Endangered Species Research
ABSTRACT: We used a long term tagging dataset to investigate alterations in the reproductive ecology of leatherback turtles Dermochelys coriacea in Pacific Costa Rica in response to changes in climatic conditions. We calculated the remigration interval (RI) and reproductive output of individual turtles to determine whether these variables changed after a transition from El Niño dominated to La Niña dominated conditions. The reproductive schedule of turtles changed after the end of El Niño conditions, such that the number of turtles nesting with short RIs increased, but their reproductive output did not change. In addition, RIs of individuals that nested before, during and after the transition altered coincident with the oceanic productivity changes caused by the climatic events. We modelled this data to show that a dominance of ‘bad’ El Niño conditions reduces population feasibility through increases in the age at maturity and RI, while a dominance of ‘good’ La Niña conditions causes the reverse. We propose that changes in climate may similarly manifest in changes in the reproduction and migration of individual animals of other Pacific vertebrate predators, affecting their population feasibility.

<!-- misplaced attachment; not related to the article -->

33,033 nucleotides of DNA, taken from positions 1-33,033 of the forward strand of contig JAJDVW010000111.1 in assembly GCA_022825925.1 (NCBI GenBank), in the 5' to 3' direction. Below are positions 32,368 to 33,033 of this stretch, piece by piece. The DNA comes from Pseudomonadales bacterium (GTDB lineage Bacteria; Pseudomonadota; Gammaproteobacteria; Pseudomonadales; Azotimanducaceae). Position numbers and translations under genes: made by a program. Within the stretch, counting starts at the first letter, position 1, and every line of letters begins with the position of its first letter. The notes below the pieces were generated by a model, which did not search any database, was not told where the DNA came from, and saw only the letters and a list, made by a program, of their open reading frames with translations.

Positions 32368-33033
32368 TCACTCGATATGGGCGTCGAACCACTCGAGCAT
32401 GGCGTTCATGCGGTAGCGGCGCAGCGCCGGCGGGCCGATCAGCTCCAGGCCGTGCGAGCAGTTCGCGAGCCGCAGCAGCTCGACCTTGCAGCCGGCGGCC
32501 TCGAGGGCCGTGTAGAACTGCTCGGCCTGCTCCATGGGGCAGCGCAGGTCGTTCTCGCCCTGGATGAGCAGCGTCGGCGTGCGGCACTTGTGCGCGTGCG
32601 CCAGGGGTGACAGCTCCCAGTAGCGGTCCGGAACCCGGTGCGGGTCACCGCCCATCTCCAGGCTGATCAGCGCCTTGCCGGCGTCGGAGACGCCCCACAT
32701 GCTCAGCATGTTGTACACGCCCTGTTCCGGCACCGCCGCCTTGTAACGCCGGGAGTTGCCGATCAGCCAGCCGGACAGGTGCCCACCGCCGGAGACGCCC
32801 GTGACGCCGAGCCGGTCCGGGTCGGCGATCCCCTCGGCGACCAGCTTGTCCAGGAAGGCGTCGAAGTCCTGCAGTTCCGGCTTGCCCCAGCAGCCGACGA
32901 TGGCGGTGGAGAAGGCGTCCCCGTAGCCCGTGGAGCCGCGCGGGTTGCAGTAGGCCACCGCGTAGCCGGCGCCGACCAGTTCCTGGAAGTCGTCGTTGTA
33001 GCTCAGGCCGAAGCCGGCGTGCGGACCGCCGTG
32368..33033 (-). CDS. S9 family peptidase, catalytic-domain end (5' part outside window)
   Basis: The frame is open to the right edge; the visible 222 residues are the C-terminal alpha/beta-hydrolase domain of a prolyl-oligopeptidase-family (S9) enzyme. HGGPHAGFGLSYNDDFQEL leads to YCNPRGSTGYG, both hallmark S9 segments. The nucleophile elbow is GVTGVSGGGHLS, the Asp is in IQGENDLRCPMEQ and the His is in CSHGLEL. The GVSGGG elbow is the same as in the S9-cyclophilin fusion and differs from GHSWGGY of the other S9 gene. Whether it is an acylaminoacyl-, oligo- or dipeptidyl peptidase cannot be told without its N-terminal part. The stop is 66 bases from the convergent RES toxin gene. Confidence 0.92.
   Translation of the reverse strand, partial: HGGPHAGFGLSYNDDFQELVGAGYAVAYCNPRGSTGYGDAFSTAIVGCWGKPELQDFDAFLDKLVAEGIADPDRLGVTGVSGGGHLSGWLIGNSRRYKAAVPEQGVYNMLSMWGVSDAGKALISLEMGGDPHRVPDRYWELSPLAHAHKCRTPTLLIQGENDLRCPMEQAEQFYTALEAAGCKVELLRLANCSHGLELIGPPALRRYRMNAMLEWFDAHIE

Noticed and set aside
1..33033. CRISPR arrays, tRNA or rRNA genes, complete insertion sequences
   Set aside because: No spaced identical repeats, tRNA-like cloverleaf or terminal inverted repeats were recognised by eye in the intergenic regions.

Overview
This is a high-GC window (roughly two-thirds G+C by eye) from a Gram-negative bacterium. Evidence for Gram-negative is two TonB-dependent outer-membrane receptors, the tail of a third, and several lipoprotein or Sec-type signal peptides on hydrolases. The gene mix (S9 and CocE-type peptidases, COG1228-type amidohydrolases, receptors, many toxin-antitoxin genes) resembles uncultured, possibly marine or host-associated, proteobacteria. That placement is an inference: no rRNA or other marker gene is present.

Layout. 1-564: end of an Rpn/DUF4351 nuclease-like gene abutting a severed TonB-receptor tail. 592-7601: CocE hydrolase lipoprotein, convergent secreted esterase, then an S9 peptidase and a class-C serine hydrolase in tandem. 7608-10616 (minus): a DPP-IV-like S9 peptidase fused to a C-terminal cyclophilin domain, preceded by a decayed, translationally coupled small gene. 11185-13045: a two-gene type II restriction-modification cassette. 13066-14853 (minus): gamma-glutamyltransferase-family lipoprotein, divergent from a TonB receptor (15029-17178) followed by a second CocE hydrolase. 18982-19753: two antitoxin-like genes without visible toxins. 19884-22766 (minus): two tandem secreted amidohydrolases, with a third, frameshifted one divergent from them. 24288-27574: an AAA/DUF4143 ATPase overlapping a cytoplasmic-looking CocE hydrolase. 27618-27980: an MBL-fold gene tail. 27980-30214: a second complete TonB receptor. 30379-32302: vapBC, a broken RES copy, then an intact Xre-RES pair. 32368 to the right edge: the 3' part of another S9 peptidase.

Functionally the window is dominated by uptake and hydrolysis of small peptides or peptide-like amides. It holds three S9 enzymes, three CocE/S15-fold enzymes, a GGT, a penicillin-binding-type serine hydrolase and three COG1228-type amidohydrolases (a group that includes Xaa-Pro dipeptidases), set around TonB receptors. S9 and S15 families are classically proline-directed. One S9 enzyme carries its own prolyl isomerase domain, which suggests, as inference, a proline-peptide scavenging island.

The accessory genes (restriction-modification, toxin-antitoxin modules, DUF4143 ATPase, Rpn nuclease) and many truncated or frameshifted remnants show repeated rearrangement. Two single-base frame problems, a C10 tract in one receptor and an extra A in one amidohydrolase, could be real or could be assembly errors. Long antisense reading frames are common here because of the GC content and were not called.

Leatherback turtle · Dermochelys coriacea · Reproductive schedule · El Niño–La Niña ·Population ecology · Ocean productivity
Behavior and Ethology | Biodiversity | Biology | Comparative and Evolutionary Physiology | Evolution | Life Sciences | Other Ecology and Evolutionary Biology | Population Biology | Terrestrial and Aquatic Ecology | Zoology
Frank V. Paladino (2009).
Changed reproductive schedule of eastern Pacific leatherback turtles Dermochelys coriacea followingthe 1997–98 El Niño to La Niña transition. Endangered Species Research.7, 155–161.
Behavior and Ethology Commons, Biodiversity Commons, Biology Commons, Comparative and Evolutionary Physiology Commons, Evolution Commons, Other Ecology and Evolutionary Biology Commons, Population Biology Commons, Terrestrial and Aquatic Ecology Commons, Zoology Commons